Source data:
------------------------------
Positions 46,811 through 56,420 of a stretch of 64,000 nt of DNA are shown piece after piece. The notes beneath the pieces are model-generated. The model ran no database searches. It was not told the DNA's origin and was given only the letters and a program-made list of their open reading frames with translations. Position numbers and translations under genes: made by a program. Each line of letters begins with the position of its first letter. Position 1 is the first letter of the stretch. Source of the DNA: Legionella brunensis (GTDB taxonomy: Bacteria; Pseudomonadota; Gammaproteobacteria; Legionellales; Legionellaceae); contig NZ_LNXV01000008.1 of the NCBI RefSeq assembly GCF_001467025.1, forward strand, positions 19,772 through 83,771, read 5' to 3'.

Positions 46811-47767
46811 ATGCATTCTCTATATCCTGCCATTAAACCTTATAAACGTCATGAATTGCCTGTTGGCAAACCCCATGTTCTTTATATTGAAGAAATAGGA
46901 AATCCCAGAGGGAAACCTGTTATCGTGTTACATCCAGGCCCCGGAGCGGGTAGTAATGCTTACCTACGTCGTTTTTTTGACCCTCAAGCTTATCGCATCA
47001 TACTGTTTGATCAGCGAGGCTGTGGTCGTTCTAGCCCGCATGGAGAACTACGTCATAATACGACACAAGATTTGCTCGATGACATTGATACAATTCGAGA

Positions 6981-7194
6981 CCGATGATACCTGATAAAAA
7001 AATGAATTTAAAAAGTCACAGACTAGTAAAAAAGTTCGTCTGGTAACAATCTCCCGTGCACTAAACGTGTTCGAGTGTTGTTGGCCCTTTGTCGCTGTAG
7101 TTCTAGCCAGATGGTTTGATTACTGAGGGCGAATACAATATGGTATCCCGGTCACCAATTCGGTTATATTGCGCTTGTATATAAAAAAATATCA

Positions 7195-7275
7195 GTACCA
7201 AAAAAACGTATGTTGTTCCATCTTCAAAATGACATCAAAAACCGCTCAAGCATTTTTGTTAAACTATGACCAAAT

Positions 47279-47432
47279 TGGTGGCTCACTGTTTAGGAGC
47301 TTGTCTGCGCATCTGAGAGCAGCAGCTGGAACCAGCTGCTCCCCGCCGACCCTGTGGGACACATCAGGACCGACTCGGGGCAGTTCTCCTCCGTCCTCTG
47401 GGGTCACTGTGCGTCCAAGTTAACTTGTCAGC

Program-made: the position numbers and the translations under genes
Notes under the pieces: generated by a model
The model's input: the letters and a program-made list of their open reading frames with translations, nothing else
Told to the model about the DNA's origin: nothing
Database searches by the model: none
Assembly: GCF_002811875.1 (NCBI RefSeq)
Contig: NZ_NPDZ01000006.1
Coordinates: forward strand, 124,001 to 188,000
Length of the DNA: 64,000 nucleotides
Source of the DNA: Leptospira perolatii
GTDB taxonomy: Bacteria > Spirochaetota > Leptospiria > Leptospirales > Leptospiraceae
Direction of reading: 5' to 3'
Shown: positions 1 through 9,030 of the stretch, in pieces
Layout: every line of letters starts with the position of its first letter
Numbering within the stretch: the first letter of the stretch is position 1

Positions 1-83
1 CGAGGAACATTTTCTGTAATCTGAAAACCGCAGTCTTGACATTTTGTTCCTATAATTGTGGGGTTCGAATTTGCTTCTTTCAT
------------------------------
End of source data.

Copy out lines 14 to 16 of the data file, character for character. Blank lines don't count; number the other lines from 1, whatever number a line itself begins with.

47279 TGGTGGCTCACTGTTTAGGAGC
47301 TTGTCTGCGCATCTGAGAGCAGCAGCTGGAACCAGCTGCTCCCCGCCGACCCTGTGGGACACATCAGGACCGACTCGGGGCAGTTCTCCTCCGTCCTCTG
47401 GGGTCACTGTGCGTCCAAGTTAACTTGTCAGC